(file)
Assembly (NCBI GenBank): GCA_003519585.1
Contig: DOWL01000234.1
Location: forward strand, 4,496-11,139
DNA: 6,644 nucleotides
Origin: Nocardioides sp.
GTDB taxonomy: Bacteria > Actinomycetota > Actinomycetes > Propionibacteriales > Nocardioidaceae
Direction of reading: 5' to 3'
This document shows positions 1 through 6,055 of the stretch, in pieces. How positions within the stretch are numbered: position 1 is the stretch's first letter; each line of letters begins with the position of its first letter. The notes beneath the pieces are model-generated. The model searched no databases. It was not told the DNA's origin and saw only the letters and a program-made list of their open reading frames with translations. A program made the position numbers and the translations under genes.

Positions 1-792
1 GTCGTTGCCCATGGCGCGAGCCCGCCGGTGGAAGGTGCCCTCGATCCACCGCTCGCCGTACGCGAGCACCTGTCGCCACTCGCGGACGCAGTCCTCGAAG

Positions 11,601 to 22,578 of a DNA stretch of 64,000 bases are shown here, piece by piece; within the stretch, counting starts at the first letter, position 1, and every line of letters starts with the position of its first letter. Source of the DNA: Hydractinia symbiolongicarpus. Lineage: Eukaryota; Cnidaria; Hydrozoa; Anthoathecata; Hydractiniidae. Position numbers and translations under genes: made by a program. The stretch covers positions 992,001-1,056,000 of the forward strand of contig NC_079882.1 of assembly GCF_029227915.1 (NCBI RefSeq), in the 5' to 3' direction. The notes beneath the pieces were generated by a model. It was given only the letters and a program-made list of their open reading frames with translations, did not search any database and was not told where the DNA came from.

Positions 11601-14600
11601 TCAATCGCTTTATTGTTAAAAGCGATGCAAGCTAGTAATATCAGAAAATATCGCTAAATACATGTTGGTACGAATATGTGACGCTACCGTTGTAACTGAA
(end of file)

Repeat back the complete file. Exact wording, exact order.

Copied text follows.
Assembly (NCBI GenBank): GCA_003519585.1
Contig: DOWL01000234.1
Location: forward strand, 4,496-11,139
DNA: 6,644 nucleotides
Origin: Nocardioides sp.
GTDB taxonomy: Bacteria > Actinomycetota > Actinomycetes > Propionibacteriales > Nocardioidaceae
Direction of reading: 5' to 3'
This document shows positions 1 through 6,055 of the stretch, in pieces. How positions within the stretch are numbered: position 1 is the stretch's first letter; each line of letters begins with the position of its first letter. The notes beneath the pieces are model-generated. The model searched no databases. It was not told the DNA's origin and saw only the letters and a program-made list of their open reading frames with translations. A program made the position numbers and the translations under genes.

Positions 1-792
1 GTCGTTGCCCATGGCGCGAGCCCGCCGGTGGAAGGTGCCCTCGATCCACCGCTCGCCGTACGCGAGCACCTGTCGCCACTCGCGGACGCAGTCCTCGAAG

Positions 11,601 to 22,578 of a DNA stretch of 64,000 bases are shown here, piece by piece; within the stretch, counting starts at the first letter, position 1, and every line of letters starts with the position of its first letter. Source of the DNA: Hydractinia symbiolongicarpus. Lineage: Eukaryota; Cnidaria; Hydrozoa; Anthoathecata; Hydractiniidae. Position numbers and translations under genes: made by a program. The stretch covers positions 992,001-1,056,000 of the forward strand of contig NC_079882.1 of assembly GCF_029227915.1 (NCBI RefSeq), in the 5' to 3' direction. The notes beneath the pieces were generated by a model. It was given only the letters and a program-made list of their open reading frames with translations, did not search any database and was not told where the DNA came from.

Positions 11601-14600
11601 TCAATCGCTTTATTGTTAAAAGCGATGCAAGCTAGTAATATCAGAAAATATCGCTAAATACATGTTGGTACGAATATGTGACGCTACCGTTGTAACTGAA